It is worth noting that more work needs to be done on this provisional survey…
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Early this year, I had the opportunity to interview several OpenStax College using educators on their experiences of using the materials. Paul Shaber, of Fruitland Schools in Idaho very generously took time out to participate and sent me the following written responses to a series of questions regarding his use of OpenStax College textbooks and his experiences. Thanks so much, Paul!
Please could you tell us your name and position and say a few words to introduce yourself.
Paul Shaber, I am a high school teacher at Fruitland High School in Idaho, a small rural school with about 460 students. I have a Bachelor’s degree in Secondary Ed with certifications to teach Physics and Math.
What do you think are the biggest challenges in education today?
I’d like to discuss two: 1. Money is a big deal. I have a cohort who retired from working in industry and he is regularly unimpressed with…
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This is the second of a four-part series of blog posts co-authored by Beck Pitt (OER Research Hub researcher) and Megan Beckett (Siyavula). You can read our posts on the Siyavula educator sample and background to the study here, more on educators’ attitudes and behaviours toward OER on Thursday and more on the impact of Siyavula on Friday. This post provides more information on different educational contexts in South Africa and concludes the overview of our sample.
South Africa’s basic education system consists of public and private schools. The public schools are government funded and it is these schools that received the printed Siyavula textbooks. Each province is responsible for…
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As some of you might remember, I keenly blogged some of the provisional OpenStax College (OSC) Educator survey results whilst I was in Houston for CNX2014 in April. Since then, there’s been some very minor changes made to these results and so I’m pleased to be able to correct these in a revised version of the post I originally published with some other additions (such as the sample overview table below). Most of the text is verbatim with % adjustments but look out for some bonus extra findings!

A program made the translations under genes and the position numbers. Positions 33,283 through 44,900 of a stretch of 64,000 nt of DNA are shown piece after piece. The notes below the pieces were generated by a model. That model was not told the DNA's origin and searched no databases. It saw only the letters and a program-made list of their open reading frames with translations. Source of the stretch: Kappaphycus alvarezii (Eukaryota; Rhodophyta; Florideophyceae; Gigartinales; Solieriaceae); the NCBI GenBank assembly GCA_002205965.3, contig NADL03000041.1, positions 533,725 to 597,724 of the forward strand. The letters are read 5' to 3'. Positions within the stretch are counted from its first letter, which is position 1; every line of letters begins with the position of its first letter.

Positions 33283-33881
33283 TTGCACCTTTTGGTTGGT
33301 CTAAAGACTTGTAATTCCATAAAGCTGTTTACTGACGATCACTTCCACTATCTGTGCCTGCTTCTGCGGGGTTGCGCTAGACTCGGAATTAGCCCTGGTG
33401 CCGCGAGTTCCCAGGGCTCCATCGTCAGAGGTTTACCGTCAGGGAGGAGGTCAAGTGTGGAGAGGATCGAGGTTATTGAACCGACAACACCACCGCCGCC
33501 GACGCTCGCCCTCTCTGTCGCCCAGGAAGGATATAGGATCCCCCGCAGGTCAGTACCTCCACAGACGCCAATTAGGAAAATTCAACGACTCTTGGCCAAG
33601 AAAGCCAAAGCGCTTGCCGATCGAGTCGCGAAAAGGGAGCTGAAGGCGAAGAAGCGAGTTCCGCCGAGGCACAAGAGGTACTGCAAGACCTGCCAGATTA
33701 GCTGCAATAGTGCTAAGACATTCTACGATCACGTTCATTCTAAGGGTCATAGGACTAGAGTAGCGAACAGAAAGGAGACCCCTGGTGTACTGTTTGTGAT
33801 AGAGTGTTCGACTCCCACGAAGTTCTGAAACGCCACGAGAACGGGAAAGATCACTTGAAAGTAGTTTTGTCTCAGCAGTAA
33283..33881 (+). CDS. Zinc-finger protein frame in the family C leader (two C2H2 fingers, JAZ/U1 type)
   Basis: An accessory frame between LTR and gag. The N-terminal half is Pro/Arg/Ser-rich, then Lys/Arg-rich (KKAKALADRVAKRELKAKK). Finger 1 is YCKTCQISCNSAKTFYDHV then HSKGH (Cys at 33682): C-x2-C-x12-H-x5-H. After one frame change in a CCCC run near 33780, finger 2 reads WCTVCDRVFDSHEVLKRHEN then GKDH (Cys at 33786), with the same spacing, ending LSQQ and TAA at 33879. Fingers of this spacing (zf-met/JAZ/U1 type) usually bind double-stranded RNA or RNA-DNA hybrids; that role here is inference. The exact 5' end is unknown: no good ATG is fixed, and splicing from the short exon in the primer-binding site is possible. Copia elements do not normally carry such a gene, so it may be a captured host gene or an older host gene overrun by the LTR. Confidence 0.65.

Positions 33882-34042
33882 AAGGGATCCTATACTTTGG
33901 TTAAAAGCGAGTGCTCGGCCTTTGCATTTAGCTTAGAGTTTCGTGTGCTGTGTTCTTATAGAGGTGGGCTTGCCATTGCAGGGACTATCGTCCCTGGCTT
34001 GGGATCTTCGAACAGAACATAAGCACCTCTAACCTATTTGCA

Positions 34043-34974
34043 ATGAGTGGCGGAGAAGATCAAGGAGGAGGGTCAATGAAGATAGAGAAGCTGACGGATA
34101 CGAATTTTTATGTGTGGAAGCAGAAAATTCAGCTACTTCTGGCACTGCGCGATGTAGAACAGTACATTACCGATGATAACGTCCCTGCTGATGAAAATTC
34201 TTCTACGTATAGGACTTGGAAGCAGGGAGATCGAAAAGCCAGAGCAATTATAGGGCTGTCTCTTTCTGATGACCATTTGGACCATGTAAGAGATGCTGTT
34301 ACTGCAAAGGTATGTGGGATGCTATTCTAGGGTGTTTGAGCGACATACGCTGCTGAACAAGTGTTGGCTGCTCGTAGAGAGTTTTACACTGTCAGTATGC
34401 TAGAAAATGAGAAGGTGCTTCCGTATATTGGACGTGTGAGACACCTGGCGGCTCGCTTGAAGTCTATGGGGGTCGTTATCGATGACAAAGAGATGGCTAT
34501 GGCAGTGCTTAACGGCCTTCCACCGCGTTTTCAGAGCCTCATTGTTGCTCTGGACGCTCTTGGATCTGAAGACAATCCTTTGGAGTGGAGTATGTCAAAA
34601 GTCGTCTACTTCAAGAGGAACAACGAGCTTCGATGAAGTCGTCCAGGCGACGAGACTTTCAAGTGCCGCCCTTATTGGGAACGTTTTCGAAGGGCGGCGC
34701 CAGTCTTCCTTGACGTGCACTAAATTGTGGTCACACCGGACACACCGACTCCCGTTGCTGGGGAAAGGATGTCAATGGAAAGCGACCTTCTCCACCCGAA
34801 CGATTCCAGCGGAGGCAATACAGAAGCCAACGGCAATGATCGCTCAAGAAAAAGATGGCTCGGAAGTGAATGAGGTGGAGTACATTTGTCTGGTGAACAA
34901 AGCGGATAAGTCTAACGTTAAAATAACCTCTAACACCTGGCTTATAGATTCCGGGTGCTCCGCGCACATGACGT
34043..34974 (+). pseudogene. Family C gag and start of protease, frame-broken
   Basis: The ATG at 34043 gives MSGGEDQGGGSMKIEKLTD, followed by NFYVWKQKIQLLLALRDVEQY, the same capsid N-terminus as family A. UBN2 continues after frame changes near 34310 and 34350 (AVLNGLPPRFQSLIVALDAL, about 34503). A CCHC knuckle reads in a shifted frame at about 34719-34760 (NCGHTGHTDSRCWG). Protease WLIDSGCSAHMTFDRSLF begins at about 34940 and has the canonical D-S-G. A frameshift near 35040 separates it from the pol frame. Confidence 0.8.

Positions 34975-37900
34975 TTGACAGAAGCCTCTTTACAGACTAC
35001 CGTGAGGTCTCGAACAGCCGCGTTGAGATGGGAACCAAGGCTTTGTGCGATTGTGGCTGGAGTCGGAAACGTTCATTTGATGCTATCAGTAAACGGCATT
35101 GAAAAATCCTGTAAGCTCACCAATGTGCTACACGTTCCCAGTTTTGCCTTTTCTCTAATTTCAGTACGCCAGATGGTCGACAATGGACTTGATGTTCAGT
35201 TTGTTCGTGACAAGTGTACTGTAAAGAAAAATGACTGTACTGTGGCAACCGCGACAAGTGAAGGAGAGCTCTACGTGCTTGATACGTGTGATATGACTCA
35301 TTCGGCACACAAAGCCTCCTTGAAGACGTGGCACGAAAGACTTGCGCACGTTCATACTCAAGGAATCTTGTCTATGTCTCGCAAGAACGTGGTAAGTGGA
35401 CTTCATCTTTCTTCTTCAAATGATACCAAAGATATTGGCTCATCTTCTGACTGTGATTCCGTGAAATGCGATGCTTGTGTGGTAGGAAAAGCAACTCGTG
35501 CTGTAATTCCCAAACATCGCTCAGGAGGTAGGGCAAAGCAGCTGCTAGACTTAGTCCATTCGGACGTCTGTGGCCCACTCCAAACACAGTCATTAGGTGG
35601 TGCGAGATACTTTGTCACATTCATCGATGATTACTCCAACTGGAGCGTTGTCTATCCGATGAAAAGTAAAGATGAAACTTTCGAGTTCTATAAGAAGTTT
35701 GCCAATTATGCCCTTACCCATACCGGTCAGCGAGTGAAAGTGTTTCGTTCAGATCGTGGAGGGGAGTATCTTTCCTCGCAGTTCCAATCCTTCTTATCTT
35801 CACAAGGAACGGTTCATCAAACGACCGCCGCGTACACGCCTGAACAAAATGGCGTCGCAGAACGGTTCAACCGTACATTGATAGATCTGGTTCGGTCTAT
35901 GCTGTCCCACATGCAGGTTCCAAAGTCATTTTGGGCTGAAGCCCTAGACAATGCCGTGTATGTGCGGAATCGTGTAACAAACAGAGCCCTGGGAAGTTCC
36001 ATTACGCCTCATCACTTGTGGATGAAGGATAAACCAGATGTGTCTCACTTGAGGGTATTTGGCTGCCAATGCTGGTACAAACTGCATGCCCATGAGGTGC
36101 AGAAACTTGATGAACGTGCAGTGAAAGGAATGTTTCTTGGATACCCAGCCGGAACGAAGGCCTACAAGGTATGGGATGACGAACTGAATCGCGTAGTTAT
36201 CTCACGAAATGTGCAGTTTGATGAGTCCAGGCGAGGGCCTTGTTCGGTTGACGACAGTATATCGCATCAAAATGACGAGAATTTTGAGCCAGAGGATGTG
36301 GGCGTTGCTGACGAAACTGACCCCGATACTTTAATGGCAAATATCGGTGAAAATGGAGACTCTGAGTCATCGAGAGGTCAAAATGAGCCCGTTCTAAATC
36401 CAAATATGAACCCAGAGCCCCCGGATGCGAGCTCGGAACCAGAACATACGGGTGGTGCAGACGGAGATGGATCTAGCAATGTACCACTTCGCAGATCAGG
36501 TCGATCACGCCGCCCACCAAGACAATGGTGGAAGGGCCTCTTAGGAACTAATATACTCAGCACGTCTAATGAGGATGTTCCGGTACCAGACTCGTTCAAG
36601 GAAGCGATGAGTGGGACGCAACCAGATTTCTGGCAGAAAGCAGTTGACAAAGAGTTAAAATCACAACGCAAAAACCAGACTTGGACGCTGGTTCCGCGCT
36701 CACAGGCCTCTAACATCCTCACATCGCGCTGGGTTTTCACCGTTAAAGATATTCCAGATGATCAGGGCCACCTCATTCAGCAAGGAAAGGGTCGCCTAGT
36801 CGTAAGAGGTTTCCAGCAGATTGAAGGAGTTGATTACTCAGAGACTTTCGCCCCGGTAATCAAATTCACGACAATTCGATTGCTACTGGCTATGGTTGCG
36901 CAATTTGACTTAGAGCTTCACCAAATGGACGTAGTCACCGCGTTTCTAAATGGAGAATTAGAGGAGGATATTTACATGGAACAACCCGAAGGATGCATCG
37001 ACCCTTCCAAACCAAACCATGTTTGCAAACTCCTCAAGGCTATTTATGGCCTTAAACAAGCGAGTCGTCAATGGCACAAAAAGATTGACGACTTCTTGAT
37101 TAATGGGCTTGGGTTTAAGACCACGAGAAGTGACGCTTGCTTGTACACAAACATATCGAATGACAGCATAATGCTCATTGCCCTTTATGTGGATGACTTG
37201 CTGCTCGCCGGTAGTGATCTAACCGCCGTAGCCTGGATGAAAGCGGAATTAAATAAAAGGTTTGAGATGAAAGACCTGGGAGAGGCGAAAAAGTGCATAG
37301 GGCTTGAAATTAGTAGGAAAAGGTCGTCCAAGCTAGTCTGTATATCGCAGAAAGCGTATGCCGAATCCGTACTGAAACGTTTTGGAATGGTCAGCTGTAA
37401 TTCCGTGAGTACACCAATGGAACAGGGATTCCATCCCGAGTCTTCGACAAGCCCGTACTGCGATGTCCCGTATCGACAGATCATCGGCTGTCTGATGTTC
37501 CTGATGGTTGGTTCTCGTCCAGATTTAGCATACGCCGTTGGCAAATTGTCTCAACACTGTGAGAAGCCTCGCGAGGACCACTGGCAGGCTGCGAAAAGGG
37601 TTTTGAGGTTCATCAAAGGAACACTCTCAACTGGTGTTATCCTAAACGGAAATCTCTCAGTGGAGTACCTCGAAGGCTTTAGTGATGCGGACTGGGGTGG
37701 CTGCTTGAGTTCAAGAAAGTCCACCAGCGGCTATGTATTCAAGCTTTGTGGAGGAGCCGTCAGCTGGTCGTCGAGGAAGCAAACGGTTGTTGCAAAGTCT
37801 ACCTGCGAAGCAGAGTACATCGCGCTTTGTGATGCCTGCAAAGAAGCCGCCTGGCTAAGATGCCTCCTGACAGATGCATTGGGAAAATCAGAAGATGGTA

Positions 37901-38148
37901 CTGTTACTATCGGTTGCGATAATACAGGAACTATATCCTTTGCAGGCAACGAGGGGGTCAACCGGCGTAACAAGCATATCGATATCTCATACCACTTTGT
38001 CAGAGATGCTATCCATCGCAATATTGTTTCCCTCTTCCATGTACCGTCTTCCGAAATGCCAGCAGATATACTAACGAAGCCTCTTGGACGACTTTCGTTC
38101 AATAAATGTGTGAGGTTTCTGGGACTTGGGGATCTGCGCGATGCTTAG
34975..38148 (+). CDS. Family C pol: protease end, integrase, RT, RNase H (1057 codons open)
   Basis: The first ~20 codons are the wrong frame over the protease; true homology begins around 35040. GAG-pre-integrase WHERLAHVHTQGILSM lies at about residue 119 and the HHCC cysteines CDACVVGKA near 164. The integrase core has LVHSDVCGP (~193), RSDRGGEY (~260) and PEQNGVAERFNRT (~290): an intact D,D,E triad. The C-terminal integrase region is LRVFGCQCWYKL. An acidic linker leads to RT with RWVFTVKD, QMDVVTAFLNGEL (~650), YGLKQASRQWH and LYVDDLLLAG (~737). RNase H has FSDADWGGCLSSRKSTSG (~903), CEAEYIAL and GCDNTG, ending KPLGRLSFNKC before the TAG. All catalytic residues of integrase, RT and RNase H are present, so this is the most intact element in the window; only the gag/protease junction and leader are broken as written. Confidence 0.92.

You can read more about the background to the work, and the methodology (e.g. what hypotheses we were looking at) in the original blog post. In the meantime, read on…
As noted in the previous blog post, and as in the table below, we recruited participants to the questionnaire via three channels (OSC email adopter list, introductions to educators from…
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This is the first of four co-authored blog posts (written by Beck Pitt and Megan Beckett) examining the preliminary Siyavula educator survey results. If you attended the open textbook webinar on 28 May 2014 (watch it here!), you’ll be aware of how both Megan and Daniel’s perspectives and contextualising of the survey results for Siyavula and OpenStax College, respectively, really benefited the research findings overview. To capture and extend some of the discussions in the webinar, Megan kindly agreed to contribute to a couple of blog posts for this week’s open textbook research week.
This post focuses on the sample and background to the study with forthcoming posts on the different educational contexts in South Africa, OER behaviours, attitudes and open licensing and educator opinions on the impact of Siyavula open textbooks.
Background to the Study
The OER Research Hub (OERRH) and Siyavula began collaboration in Fall 2013, following…
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First, a big thanks is due to everyone I’ve been working with over the past few weeks; in particular special shouts outs to Megan Beckett (Siyavula), Clint Lalonde (BCcampus) and Dani Nicholson (OpenStax College).
As you can see we have an all star line-up of open textbook providers that we collaborate with, and a week packed with not one, not three, not seven but TEN blog posts. Here’s a breakdown of the week, day-by-day: